[concurrency-interest] thoughts about stackless languages?

Dhanji R. Prasanna dhanji at gmail.com
Sun Jul 16 21:37:21 EDT 2006


On 7/17/06, Joe Bowbeer <joe.bowbeer at gmail.com> wrote:
> On 7/16/06, Peter Veentjer <alarmnummer at gmail.com> wrote:
> > classic multithreaded approach. What are the opinions about adding
> > stackless functionality to the java vm? Is it possible? Is it
> > desirable? Is it overrated?
> >
>

lazy evaluation in java would be great! You could work with infinitely
sized lists or arrays and not worry about memory issues.

Im really not sure how mutable states or scoped states are achieved in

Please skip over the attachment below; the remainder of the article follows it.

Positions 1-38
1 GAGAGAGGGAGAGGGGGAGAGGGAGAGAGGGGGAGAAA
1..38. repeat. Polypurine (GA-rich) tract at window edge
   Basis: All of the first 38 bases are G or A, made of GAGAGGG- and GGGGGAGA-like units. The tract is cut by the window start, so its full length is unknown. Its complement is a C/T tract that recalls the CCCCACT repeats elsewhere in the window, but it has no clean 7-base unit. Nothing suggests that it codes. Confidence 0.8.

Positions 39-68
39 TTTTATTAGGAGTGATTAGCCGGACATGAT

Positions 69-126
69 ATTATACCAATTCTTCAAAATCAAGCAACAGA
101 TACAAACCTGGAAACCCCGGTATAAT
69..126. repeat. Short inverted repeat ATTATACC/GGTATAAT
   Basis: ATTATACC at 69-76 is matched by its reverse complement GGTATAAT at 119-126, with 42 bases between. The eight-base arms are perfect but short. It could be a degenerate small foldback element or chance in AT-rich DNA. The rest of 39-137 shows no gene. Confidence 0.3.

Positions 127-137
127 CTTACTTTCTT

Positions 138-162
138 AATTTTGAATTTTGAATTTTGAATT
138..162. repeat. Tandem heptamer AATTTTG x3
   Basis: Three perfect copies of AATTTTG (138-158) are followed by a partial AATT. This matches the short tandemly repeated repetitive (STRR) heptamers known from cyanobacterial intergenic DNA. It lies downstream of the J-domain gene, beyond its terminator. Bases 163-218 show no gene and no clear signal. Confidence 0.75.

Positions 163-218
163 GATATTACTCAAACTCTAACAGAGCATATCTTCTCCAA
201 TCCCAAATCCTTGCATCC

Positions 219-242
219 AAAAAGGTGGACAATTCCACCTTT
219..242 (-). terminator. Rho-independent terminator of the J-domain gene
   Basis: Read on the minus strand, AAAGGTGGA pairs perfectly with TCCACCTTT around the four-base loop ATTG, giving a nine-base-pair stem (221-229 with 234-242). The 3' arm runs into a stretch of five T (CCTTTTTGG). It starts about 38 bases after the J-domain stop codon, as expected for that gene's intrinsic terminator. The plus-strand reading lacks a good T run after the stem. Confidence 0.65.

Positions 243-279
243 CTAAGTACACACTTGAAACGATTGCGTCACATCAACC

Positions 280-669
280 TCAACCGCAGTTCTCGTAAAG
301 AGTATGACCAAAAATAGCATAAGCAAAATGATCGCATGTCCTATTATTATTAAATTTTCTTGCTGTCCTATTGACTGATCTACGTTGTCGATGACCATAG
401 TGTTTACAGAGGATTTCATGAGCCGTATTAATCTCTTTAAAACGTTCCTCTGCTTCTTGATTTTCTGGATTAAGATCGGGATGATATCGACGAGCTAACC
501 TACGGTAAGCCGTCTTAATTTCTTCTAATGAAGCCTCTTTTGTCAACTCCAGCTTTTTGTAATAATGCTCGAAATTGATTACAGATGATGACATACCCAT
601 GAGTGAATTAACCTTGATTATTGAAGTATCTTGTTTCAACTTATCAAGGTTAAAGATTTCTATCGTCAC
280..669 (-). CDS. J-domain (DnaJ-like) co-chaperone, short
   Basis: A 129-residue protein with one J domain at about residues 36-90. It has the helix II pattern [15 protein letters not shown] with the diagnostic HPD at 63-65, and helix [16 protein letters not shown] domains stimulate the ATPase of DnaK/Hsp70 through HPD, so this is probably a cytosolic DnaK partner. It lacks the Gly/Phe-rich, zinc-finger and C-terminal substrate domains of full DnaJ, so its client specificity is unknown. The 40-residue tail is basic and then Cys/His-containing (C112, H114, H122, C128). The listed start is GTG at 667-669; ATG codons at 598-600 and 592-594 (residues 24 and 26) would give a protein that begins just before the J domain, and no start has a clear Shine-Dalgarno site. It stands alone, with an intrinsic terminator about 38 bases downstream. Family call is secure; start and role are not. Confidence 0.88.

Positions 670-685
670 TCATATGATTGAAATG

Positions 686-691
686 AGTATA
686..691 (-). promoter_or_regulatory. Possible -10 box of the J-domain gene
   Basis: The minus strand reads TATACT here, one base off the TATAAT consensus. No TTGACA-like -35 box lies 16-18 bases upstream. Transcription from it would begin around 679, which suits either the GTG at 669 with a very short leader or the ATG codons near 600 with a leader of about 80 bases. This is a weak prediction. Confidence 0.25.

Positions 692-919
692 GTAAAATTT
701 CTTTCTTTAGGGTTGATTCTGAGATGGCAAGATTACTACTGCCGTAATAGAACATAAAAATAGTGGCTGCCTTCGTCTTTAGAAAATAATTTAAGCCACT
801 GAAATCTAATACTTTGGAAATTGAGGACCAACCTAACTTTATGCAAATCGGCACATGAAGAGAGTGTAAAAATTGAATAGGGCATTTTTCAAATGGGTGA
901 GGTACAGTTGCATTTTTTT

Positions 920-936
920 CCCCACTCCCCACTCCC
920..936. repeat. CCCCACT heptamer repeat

a stackless machine, but I would assume they are "faked" (with
continuations as joe suggested). Python achieves this to a certain
extent even in its stackful version with the "yield" keyword.
But a zero-side effect paradigm, I feel, is at odds with the
imperative and OO bent of java.

Consider that a stackless machine also makes iteration difficult,
which is why looping is  faked with tail-recursion in languages like
haskell.

As for asynchronous programming, I think that can be achieved much
more naturally in java with the use of selectors (as is done in
java.nio). You're still a multithreaded language under the hood, but
it is an elegant solution.


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